Those with grey hair might remember how browsers used to work back when the two mainstream choices were Netscape or Internet Explorer -- even on the Mac! A radical faction then split away from the Netscape team to form Firefox, and if you’ve ever wondered what happened to the venerable Netscape then we’ve the answer: It became SeaMonkey. And, perhaps astonishingly, it’s still being developed after all these years, with a new version released in March 2016.
On the top side of the SeaMonkey coin is the browser itself, which is actually just one component of a bundle of apps that come under the SeaMonkey heading. As with the original Netscape, you also get an email and newsgroup app, news/feed reader, HTML editor, IRC chat, and more. Here we’re looking only at the browser component.
On the other side of the coin, however, the HTML rendering engine is taken from the latest Firefox release. Thus, we end-up with a perfect anachronism – SeaMonkey looks, feels and largely operates like Netscape in the year 2000 but it performs like a totally modern browser, and is fully compatible with modern web technologies. Although the lowest in our testing here, the JetStream benchmark score of a respectable 196.57 reflects this, as does its pretty good Octane benchmark score, and we weren’t waiting around for pages to load. Scrolling was less than silky smooth, but not quite as jerky as when using Firefox. Battery power consumption was also on a par with Firefox, if a little worse.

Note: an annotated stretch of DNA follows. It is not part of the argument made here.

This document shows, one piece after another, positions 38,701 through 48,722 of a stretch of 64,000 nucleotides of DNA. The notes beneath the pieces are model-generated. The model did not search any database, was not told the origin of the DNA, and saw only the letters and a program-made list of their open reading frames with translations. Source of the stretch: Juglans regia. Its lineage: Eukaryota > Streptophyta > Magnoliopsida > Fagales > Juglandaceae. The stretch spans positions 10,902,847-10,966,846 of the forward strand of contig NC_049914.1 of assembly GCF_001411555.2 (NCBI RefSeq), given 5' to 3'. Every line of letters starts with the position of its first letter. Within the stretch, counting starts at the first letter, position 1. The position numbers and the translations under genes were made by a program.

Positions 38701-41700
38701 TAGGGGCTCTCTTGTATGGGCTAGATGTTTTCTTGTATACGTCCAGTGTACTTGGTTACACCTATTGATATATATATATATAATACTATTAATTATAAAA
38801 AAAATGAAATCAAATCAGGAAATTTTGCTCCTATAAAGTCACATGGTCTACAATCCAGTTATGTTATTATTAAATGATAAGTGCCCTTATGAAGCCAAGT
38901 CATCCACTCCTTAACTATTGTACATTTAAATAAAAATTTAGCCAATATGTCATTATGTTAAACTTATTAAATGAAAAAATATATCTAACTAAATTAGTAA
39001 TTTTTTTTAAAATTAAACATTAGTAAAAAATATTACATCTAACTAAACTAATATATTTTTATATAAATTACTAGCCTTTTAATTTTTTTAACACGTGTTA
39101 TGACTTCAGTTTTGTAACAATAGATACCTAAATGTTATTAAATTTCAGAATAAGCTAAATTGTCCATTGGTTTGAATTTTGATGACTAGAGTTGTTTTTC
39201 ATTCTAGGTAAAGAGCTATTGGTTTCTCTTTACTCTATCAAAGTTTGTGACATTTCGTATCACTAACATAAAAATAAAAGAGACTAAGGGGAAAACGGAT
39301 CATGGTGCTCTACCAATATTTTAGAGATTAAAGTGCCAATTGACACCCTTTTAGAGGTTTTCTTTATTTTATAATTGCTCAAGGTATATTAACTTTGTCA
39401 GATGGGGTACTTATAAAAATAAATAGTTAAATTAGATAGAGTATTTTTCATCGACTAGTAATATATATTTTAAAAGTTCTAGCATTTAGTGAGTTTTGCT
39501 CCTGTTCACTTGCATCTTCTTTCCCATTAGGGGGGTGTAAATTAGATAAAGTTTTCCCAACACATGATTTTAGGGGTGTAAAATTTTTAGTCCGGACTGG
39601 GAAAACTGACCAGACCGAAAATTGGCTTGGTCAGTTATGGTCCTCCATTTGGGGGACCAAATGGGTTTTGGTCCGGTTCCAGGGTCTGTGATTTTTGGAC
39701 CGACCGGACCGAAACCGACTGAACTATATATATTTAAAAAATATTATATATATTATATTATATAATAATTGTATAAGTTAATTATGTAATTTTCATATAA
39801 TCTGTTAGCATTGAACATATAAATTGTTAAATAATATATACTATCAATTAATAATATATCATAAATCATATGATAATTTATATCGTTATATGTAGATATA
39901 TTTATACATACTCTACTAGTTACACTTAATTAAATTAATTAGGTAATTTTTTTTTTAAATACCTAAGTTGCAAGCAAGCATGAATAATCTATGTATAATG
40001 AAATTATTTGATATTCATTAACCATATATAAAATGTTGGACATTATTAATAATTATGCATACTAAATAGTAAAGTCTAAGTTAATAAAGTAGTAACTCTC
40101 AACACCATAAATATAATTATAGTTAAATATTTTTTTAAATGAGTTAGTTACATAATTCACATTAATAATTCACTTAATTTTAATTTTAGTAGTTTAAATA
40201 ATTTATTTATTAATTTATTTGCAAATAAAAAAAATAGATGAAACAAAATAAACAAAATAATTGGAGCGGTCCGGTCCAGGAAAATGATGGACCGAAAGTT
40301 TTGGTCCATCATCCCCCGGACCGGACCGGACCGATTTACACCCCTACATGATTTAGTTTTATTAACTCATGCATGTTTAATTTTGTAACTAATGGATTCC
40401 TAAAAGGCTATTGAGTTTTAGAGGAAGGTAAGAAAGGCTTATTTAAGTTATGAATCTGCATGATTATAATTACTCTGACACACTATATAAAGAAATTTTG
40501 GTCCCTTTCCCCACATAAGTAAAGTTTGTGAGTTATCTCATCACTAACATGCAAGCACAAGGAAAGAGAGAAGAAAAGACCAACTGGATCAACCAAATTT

It’s not hard to see the age-related wrinkles, though. For starters, SeaMonkey doesn’t appear to be compatible with Retina displays. This is probably because it uses its own text rendering system that simply hasn’t been updated. The result is that fonts look blurry. And the interface really does look like Netscape from the early years of this century. There’s even the same progress icon at the top right. It’s no longer the Netscape logo but that of a small bird (canary?). However, it animates in the same way while a page is loading.
Rather irritatingly, gestures don’t work, so you can’t swipe left or right on a trackpad or Magic Mouse in order to move back or forward in your browsing history.
Other than what’s mentioned earlier, in terms of features things are fairly standard: syncing of bookmarks and other browsing data (via SeaMonkey’s own server), regular tabbed browsing, support for extensions (again, SeaMonkey’s own rather than Firefox), and some useful older features long-since lost from most modern browsers, such as the ability to block images from a particular site.
If ever you’ve been faced with a new “modern” look and feel in an updated app, and then wondered why things can’t just stay the same as they ever were, SeaMonkey is for you. However, it’s pretty hard to recommend for anybody else – especially if your Mac has a Retina screen.
Get SeaMonkey here.